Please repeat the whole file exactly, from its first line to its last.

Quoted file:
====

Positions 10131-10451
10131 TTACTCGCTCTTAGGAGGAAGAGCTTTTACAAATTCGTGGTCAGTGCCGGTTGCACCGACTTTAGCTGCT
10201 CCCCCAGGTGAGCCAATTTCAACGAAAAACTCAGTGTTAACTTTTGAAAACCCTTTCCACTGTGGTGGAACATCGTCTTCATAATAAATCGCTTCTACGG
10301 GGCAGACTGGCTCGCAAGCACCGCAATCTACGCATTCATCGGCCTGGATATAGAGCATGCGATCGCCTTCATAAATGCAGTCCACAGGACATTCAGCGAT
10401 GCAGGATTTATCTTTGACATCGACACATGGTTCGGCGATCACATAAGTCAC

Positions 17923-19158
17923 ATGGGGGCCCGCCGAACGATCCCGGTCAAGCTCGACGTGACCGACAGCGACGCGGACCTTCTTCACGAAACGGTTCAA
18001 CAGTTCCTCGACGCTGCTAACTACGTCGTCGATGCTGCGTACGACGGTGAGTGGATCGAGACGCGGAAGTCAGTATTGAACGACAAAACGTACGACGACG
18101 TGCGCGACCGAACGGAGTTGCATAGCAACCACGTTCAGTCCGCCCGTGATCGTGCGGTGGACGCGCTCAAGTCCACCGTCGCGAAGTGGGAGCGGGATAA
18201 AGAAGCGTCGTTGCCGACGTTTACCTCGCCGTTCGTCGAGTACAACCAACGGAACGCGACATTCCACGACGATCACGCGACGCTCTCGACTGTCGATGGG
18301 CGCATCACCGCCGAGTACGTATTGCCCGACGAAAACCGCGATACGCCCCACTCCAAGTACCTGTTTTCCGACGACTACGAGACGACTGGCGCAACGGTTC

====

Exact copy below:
Positions 10131-10451
10131 TTACTCGCTCTTAGGAGGAAGAGCTTTTACAAATTCGTGGTCAGTGCCGGTTGCACCGACTTTAGCTGCT
10201 CCCCCAGGTGAGCCAATTTCAACGAAAAACTCAGTGTTAACTTTTGAAAACCCTTTCCACTGTGGTGGAACATCGTCTTCATAATAAATCGCTTCTACGG
10301 GGCAGACTGGCTCGCAAGCACCGCAATCTACGCATTCATCGGCCTGGATATAGAGCATGCGATCGCCTTCATAAATGCAGTCCACAGGACATTCAGCGAT
10401 GCAGGATTTATCTTTGACATCGACACATGGTTCGGCGATCACATAAGTCAC

Positions 17923-19158
17923 ATGGGGGCCCGCCGAACGATCCCGGTCAAGCTCGACGTGACCGACAGCGACGCGGACCTTCTTCACGAAACGGTTCAA
18001 CAGTTCCTCGACGCTGCTAACTACGTCGTCGATGCTGCGTACGACGGTGAGTGGATCGAGACGCGGAAGTCAGTATTGAACGACAAAACGTACGACGACG
18101 TGCGCGACCGAACGGAGTTGCATAGCAACCACGTTCAGTCCGCCCGTGATCGTGCGGTGGACGCGCTCAAGTCCACCGTCGCGAAGTGGGAGCGGGATAA
18201 AGAAGCGTCGTTGCCGACGTTTACCTCGCCGTTCGTCGAGTACAACCAACGGAACGCGACATTCCACGACGATCACGCGACGCTCTCGACTGTCGATGGG
18301 CGCATCACCGCCGAGTACGTATTGCCCGACGAAAACCGCGATACGCCCCACTCCAAGTACCTGTTTTCCGACGACTACGAGACGACTGGCGCAACGGTTC